Dr. Timothy (Tim) Brannan and his wife adopted their sons Josh and Thomas at different times, but when they were both 14 years old. After counseling and teaching the two, who grew up in Detroit and Flint, Brannan realized just how much children from more challenging backgrounds needed strong schools with equally good support systems.
“Lansing schools have a higher than average rate of “off-track” graduation,” explains Brannan, noting that this not just an issue that larger cities face.
So, Brannan decided to provide both a school and a support system for students who need it most. In September of 2014, Brannan and his team opened Blended Learning Academies, a tuition-free school that blends educational technology and small-group teaching sessions, as well as one-on-one teacher-student interactions.
“There is a large number of dropouts and stop-outs we are trying to fill the need for,” says Brannan.
Creating opportunities for growth, retention, and success
““We believe each student in the Lansing area should have the opportunity to earn a high school diploma. We are a public school academy, so there is no cost to attend,” he explains.
Blended Learning Academies, located at 1754 E. Clark Road Lansing, MI 48906, offers small class sizes with certified teachers in the core content areas of Math, English/Language Arts, Science, and Social Studies. Blended Learning also offers elective classes such as Spanish, Physical Education, Health, and Art. The small class sizes are what Brannan believes to be the best setting to serve their demographic of students.
But Blended Learning Academies isn’t just a small, public school. Aside from offering these individualized classes, this academy, which serves grades 9 through 12, integrates real-time teaching with learning technology, and creates individualized learning plans for each student.
“Each student has a brand new Google Chromebook to use during the day in classes. We also use interactive whiteboards and iPads in various classes as well,” says Brannan. ”When each student enrolls, we review their academic history and create an individualized learning plan that leads them to graduation.”
Learning beyond the classroom
The school also focuses on social skills that are necessary for the student to survive in both future workplaces and the community.
Part of the social skills focus is the Blended Learning Academies community garden, where students and faculty grow herbs and vegetables, as well as take care of a dozen goats. The school is currently working on installing an aqua garden as well, which Brannan describes as “a tower garden that uses water to grow plants versus soil.” He explains it will be able to grow 28 different plants.
“We wanted to demonstrate to the students that their food comes from more places than McDonald’s or Meijer,” adds Brannan. “In the summer, we show the kids how to make goat cheese and goat soap.”
Blended Learning Academies’ typical school day lasts from 8a.m. to 1p.m., and their school year runs year-round, offering a fall, spring, and summer semester. This allows Blended Learning Academies to provide support on more than just an educational level, all year long.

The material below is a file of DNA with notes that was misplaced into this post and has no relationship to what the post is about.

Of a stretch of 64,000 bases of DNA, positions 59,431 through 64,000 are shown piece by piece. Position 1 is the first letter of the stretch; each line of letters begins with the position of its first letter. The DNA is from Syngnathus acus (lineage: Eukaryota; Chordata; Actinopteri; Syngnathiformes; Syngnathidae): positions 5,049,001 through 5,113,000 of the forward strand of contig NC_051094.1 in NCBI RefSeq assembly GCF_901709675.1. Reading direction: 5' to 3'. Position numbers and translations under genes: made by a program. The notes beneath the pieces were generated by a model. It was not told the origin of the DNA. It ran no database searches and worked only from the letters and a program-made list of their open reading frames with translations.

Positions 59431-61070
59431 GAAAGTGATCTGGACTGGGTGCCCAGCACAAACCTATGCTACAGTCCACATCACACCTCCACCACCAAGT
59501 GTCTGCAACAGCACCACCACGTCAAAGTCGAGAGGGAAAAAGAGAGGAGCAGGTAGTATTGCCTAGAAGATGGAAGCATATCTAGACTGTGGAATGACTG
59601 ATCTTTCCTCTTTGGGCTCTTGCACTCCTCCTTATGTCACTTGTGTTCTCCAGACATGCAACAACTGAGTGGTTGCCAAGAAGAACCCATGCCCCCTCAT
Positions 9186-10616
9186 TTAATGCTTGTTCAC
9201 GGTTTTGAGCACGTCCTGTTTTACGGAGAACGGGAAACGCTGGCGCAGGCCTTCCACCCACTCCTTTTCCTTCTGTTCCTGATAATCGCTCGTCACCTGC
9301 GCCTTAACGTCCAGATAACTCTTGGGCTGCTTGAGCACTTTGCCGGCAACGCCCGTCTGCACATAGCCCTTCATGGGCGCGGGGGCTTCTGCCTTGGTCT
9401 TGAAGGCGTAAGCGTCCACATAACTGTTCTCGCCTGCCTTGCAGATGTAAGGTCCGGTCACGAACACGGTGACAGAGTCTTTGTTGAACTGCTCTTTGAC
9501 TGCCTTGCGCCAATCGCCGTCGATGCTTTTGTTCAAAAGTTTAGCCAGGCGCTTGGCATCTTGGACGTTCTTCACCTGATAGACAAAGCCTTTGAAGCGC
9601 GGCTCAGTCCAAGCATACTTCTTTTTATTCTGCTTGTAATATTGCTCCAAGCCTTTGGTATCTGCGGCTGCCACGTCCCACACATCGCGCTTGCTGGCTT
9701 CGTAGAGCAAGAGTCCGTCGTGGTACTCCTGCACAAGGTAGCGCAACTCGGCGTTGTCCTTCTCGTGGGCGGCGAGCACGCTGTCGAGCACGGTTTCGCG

“We have some kids stay after for more one-on-one work,” says Brannan. “In addition, we find [that some of] our kids need to work, so they have the afternoon to get a job.”
Donovan Black, a graduate of Blended Learning Academies, attended from 2015 to 2017 for 10th and 11th grade – graduating early due to his hard work. He believes the support he received from the school far surpassed support other schools offer.
“The teachers never rushed you, you learn at your own pace until you get it,” says Black. “If I came in before school they were there to help. If I stayed after, they never acted like, ‘I have places to be,’ they stayed and helped you one-on-one.”
Black explains how he was even able to take his computer home with him to work on things if he needed. But the support didn’t stop with academics.
“One of my favorite people there is Kate. I’m not sure what her title is there or anything but she was sort of like a counselor to me – if I got mad during class, I would go in and talk with her and she would calm me down every time,” he says.
“I was having trouble seeing for a while and I needed glasses, but I didn’t and still don’t live with my parents and I didn’t know how to get glasses so one day she took me to get me some glasses and some other things I needed to get done. She’s just a really good person.”
Good growing pains
Since Blended Learning Academies opened their doors in 2014, their numbers have increased every year, jumping from 52 students in 2014 to 86 enrolled students in 2016. “We hope to hit 100 this fall,” says Brannan.
Although Blended Learning Academies is increasing its numbers each year being a smaller non-tuition-based school, focusing on serving at-risk students does come with its challenges. One of the biggest challenges, according to Brannan, is getting the children to and from school.
“Since we are small, we can’t offer transportation,” he says.
But regardless of the challenges, Brannan and the team at Blended Learning Academies pushes on to help more students like Donovan Black, who enjoyed learning and did thrive in the school’s innovative classrooms.
“I don’t know anyone who went there who didn’t like it there,” says Black. “I still go up there when I get the chance.”
This article is part of Michigan Nightlight, a series of stories about the programs and people that positively impact the lives of Michigan kids. It is made possible with funding from the W.K. Kellogg Foundation. Read more in the series here.
Megan Westers is a freelance writer for Capital Gains.
Photos © Dave Trumpie
Dave Trumpie is the managing photographer for Capital Gains. He is a freelance photographer and owner of Trumpie Photography.
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